August 1, 2021


There's nothing like our health

Food supplements that alter gut bacteria could ‘cure’ malnutrition | Science

3 min read

In Bangladesh, a health care worker measures a child’s arm to monitor progress in a malnutrition supplementation study.

MUNIR UZ ZAMAN/AFP via Getty Images

To save a starving child, aid workers have long used one obvious treatment: food. But a new study suggests feeding their gut bacteria may be as important—or even more important—than feeding their stomachs. In a head-to-head comparison against a leading treatment for malnutrition, a new supplement designed to promote helpful gut bacteria led to signs of improved growth and more weight gain, despite having 20% fewer calories. The study also highlights how important gut bacteria—the so-called microbiome—can be to human health.

“This is an exciting study that promises to bring hope to millions of acutely malnourished children,” says Honorine Ward, a physician scientist at Tufts University School of Medicine who was not involved with the work.

About 30 million children worldwide are so hungry that their bodies are wasting away. Their growth slows, their immune systems don’t work well, and their nervous systems fail to develop properly. To combat malnutrition, health clinics often administer prepackaged, ready-to-use supplementary food (RUSF), which is easy to store and turns into goo after kneading. But malnourished children’s health improvements are rarely permanent, and many never fully recover, even after they eat enough. “It’s a problem that previously didn’t have an available solution,” says Ruslan Medzhitov, an immunologist at Yale University not involved with the work.

For more than 10 years, Jeffrey Gordon, a microbiologist at Washington University School of Medicine in St. Louis, has studied the role the microbiome plays in malnutrition recovery. He and his colleagues discovered that 15 key bacteria are needed for normal growth in mice, pigs, and to some degree people, and that children whose microbiomes fail to “mature” to include these species do not recover from malnutrition as well as children whose gut bacteria do mature. “Current therapies do not repair this disrupted microbiome,” Gordon explains.

So he and Tahmeed Ahmed, a malnutrition expert scientist who heads the International Centre for Diarrhoeal Disease Research in Dhaka, Bangladesh, tried with colleagues to find out which of a half dozen combinations of easy-to-obtain foods most encouraged the growth of these healthy bacteria. In the new study, they tested their best performing candidate: a complex mixture of chickpea, banana, soy, and peanut flours and oils that they call microbiota-directed complementary food No. 2, or MDCF-2.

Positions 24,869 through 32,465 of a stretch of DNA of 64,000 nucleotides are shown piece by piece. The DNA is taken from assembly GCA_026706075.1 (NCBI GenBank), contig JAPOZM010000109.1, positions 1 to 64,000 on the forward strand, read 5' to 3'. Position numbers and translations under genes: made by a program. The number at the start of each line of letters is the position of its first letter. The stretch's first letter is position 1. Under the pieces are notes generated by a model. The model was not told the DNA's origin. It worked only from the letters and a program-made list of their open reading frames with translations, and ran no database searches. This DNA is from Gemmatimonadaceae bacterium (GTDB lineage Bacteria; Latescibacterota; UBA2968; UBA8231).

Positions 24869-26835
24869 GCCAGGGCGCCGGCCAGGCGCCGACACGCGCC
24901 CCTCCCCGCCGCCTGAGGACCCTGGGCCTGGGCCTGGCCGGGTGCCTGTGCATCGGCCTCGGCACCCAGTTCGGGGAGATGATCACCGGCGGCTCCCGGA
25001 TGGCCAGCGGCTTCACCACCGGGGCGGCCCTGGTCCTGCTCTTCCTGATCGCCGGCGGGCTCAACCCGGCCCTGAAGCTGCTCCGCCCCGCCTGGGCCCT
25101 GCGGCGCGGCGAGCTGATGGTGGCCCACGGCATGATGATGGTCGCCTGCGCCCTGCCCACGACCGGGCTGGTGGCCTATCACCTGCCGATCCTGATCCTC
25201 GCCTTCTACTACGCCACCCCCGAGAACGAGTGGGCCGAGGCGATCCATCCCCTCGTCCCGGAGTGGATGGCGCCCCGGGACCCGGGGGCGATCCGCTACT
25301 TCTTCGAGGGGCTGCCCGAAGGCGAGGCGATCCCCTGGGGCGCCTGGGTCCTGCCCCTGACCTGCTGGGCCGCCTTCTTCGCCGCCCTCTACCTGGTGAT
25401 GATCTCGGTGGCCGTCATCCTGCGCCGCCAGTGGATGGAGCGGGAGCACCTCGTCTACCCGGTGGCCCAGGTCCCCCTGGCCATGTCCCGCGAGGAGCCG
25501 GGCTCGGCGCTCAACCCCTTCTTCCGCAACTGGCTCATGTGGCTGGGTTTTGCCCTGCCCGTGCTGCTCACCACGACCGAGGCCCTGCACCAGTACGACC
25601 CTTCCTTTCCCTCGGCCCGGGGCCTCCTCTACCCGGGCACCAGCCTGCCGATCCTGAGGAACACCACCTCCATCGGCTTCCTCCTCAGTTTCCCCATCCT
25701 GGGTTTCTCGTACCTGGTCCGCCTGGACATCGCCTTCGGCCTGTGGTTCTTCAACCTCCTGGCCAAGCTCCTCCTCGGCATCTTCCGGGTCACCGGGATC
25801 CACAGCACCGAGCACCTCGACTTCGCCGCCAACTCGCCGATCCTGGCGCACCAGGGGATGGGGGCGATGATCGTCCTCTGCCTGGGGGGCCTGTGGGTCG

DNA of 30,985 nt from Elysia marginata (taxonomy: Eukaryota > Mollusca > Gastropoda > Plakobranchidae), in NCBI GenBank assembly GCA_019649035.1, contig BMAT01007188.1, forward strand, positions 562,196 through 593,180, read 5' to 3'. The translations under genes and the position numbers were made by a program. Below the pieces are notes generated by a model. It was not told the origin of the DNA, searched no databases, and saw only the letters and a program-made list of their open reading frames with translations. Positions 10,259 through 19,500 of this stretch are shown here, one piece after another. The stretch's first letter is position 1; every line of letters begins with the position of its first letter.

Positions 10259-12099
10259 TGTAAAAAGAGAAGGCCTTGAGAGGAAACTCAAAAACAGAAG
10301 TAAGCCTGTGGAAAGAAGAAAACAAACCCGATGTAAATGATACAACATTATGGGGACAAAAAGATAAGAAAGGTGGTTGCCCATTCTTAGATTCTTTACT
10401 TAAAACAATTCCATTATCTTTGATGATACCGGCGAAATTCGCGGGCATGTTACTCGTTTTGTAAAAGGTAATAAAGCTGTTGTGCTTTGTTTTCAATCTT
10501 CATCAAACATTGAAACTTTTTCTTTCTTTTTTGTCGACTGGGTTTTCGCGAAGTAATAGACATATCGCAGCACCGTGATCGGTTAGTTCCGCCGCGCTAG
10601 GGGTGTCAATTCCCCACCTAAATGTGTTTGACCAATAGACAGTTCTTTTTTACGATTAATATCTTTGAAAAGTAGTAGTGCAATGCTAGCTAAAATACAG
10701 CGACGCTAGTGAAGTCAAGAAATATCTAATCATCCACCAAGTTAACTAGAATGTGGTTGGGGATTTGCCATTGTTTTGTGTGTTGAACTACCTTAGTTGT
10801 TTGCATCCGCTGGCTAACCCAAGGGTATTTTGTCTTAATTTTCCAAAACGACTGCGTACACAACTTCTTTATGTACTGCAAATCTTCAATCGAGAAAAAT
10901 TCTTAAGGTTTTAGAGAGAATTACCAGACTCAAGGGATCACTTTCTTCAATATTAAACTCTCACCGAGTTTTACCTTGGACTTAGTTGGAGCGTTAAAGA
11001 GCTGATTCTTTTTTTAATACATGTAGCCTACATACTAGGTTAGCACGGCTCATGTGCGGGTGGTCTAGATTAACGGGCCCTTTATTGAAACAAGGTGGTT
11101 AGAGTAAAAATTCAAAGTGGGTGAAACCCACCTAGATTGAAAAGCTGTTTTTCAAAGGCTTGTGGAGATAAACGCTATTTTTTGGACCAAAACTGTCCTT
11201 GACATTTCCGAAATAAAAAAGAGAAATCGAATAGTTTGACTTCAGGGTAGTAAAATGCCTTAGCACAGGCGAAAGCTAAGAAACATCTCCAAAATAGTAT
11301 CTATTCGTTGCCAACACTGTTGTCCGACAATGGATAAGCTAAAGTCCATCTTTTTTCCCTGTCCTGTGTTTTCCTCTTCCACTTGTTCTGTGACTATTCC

About 120 malnourished toddlers from a Dhaka slum received either MDCF-2 or the standard RUSF supplement twice a day for 3 months. Every 2 weeks during treatment, and again 1 month after treatment ended, the researchers weighed and measured the children, sampled their blood, and analyzed the bacteria in their feces.

Not only did MDCF-2 boost blood components linked to growth—such as proteins needed for the proper development of bones, the nervous system, and the immune system—but it also resulted in a growth rate twice as high, measured by change in a weight-to-length score, as in those receiving RUSF, the researchers report today in The New England Journal of Medicine. What’s more, 21 types of beneficial bacteria increased in abundance. Enhanced growth in children continued even after the treatment ended. “A small amount of this food supplement can actually cure malnutrition in children,” Ahmed concludes.  

But becoming standard treatment could take years, Ahmed says. First, the team needs to come up with a simpler formulation that can be stored for months—right now, the supplement is made fresh—and easy for mothers to obtain and use. Moreover, larger trials need to be conducted in other countries, with children followed for up to 5 years to see whether the beneficial effects persist, Ward says.

Meanwhile, the work offers tantalizing hints of how gut bacteria might alter growth. “Different bacteria are beneficial or detrimental at different stages of development,” Medzhitov says. For example, a bacterium linked to the beneficial effects of breast feeding, Bifidobacterium longum, was associated with less improvement in the children in the study. That finding paves the way for development of disease-specific interventions to shape the microbiome, Ward adds.

Until that happens, Gordon and Ahmed are continuing to refine their formulation, and they are eyeing other countries—and communities—for their studies. “I think the remaining challenges are mostly logistical,” Medzhitov says. Gordon agrees, adding that their findings still come down to a simple message: “Healthy children depend … on a healthy microbiome.”

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